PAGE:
, Volume 156, Issue 1, pp 75-86
Date: 21 Feb 2008

Butterfly edge effects are predicted by a simple model in a complex landscape

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Abstract

Edge responses have been studied for decades and form a critical component of our understanding of how organisms respond to landscape structure and habitat fragmentation. Until recently, however, the lack of a general, conceptual framework has made it difficult to make sense of the patterns and variability reported in the edge literature. We present a test of an edge effects model which predicts that organisms should avoid edges with less-preferred habitat, show increased abundance near edges with preferred habitat or habitat containing complementary resources, and show no response to edges with similar-quality habitat that offers only supplementary resources. We tested the predictions of this model against observations of the edge responses of 15 butterfly species at 12 different edge types within a complex, desert riparian landscape. Observations matched model predictions more than would be expected by chance for the 211 species/edge combinations tested over 3 years of study. In cases where positive or negative edge responses were predicted, observed responses matched those predictions 70% of the time. While the model tends to underpredict neutral results, it was rare that an observed edge response contradicted that predicted by the model. This study also supported the two primary ecological mechanisms underlying the model, although not equally. We detected a positive relationship between habitat preferences and the slope of the observed edge response, suggesting that this basic life history trait underlies edge effects and influences their magnitude. Empirical evidence also suggested the presence of complementary resources underlies positive edge responses, but only when completely confined to the adjacent habitat. This multi-species test of a general edge effects model at multiple edge types shows that resource-based mechanisms can explain many edge responses and that a modest knowledge of life history attributes and resource availability is sufficient for predicting and understanding many edge responses in complex landscapes.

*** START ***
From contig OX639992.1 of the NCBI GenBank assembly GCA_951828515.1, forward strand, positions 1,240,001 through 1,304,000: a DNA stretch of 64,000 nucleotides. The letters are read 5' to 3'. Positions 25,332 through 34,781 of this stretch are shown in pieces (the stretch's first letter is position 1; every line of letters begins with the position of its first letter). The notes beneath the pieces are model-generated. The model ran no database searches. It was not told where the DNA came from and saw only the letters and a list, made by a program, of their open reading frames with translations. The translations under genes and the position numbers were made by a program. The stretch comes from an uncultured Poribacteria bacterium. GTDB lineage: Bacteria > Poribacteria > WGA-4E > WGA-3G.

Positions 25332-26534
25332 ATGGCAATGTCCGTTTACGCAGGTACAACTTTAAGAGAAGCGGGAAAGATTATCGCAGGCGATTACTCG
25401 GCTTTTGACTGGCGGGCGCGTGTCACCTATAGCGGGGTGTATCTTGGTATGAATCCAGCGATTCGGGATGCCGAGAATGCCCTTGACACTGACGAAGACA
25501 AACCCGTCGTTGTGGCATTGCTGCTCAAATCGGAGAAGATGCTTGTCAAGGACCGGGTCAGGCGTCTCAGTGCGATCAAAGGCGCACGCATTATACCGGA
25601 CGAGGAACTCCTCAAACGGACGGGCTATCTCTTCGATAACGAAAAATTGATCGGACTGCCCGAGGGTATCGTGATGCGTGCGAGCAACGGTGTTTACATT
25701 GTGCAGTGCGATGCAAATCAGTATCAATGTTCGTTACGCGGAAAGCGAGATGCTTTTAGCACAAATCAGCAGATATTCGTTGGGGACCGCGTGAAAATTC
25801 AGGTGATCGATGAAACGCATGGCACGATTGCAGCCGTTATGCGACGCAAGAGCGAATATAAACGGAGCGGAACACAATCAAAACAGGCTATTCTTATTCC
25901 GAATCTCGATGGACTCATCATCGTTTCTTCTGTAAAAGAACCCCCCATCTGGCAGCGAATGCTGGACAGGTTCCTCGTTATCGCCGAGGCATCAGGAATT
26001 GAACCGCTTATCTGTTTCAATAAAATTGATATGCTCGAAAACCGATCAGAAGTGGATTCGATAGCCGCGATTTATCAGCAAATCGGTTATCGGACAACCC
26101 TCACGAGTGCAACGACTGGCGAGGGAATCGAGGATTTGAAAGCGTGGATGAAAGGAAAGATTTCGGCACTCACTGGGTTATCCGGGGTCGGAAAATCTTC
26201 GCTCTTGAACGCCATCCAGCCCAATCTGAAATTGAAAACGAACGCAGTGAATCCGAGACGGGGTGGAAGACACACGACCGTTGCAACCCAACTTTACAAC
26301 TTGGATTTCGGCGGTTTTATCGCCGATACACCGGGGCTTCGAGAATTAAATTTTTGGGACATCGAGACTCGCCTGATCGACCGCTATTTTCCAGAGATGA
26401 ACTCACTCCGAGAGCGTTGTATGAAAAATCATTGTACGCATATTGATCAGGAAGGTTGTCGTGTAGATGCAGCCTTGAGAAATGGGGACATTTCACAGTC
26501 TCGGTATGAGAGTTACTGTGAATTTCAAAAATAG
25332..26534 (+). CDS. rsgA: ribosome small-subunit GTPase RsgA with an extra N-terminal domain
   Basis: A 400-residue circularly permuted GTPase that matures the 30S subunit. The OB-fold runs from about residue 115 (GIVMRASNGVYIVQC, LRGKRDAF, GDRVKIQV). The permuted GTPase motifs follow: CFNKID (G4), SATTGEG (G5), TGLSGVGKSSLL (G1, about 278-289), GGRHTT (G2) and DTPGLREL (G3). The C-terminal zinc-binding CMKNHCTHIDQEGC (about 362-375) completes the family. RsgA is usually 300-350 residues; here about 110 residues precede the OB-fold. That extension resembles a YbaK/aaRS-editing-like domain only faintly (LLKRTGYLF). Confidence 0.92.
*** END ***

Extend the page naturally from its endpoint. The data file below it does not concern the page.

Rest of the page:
Communicated by Richard Karban.